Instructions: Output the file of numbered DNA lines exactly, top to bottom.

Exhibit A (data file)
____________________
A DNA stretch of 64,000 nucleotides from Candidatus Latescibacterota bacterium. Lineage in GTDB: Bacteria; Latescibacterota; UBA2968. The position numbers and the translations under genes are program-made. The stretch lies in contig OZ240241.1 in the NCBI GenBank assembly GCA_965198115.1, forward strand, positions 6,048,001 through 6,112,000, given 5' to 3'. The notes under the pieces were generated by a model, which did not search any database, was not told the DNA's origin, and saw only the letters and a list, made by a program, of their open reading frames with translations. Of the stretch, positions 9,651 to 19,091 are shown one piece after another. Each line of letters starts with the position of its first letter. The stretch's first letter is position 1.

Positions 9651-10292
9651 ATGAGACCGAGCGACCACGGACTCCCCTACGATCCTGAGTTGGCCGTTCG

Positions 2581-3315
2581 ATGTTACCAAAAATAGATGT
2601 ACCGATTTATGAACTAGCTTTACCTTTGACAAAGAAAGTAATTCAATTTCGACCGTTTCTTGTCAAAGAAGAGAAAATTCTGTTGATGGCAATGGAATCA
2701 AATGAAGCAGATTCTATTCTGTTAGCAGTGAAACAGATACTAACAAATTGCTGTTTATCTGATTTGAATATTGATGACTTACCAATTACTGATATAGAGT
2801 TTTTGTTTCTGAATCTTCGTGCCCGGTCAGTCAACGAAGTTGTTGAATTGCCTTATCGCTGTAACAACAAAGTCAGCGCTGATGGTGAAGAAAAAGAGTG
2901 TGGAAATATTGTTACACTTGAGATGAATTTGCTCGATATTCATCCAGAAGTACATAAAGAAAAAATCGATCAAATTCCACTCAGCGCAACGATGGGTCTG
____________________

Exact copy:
A DNA stretch of 64,000 nucleotides from Candidatus Latescibacterota bacterium. Lineage in GTDB: Bacteria; Latescibacterota; UBA2968. The position numbers and the translations under genes are program-made. The stretch lies in contig OZ240241.1 in the NCBI GenBank assembly GCA_965198115.1, forward strand, positions 6,048,001 through 6,112,000, given 5' to 3'. The notes under the pieces were generated by a model, which did not search any database, was not told the DNA's origin, and saw only the letters and a list, made by a program, of their open reading frames with translations. Of the stretch, positions 9,651 to 19,091 are shown one piece after another. Each line of letters starts with the position of its first letter. The stretch's first letter is position 1.

Positions 9651-10292
9651 ATGAGACCGAGCGACCACGGACTCCCCTACGATCCTGAGTTGGCCGTTCG

Positions 2581-3315
2581 ATGTTACCAAAAATAGATGT
2601 ACCGATTTATGAACTAGCTTTACCTTTGACAAAGAAAGTAATTCAATTTCGACCGTTTCTTGTCAAAGAAGAGAAAATTCTGTTGATGGCAATGGAATCA
2701 AATGAAGCAGATTCTATTCTGTTAGCAGTGAAACAGATACTAACAAATTGCTGTTTATCTGATTTGAATATTGATGACTTACCAATTACTGATATAGAGT
2801 TTTTGTTTCTGAATCTTCGTGCCCGGTCAGTCAACGAAGTTGTTGAATTGCCTTATCGCTGTAACAACAAAGTCAGCGCTGATGGTGAAGAAAAAGAGTG
2901 TGGAAATATTGTTACACTTGAGATGAATTTGCTCGATATTCATCCAGAAGTACATAAAGAAAAAATCGATCAAATTCCACTCAGCGCAACGATGGGTCTG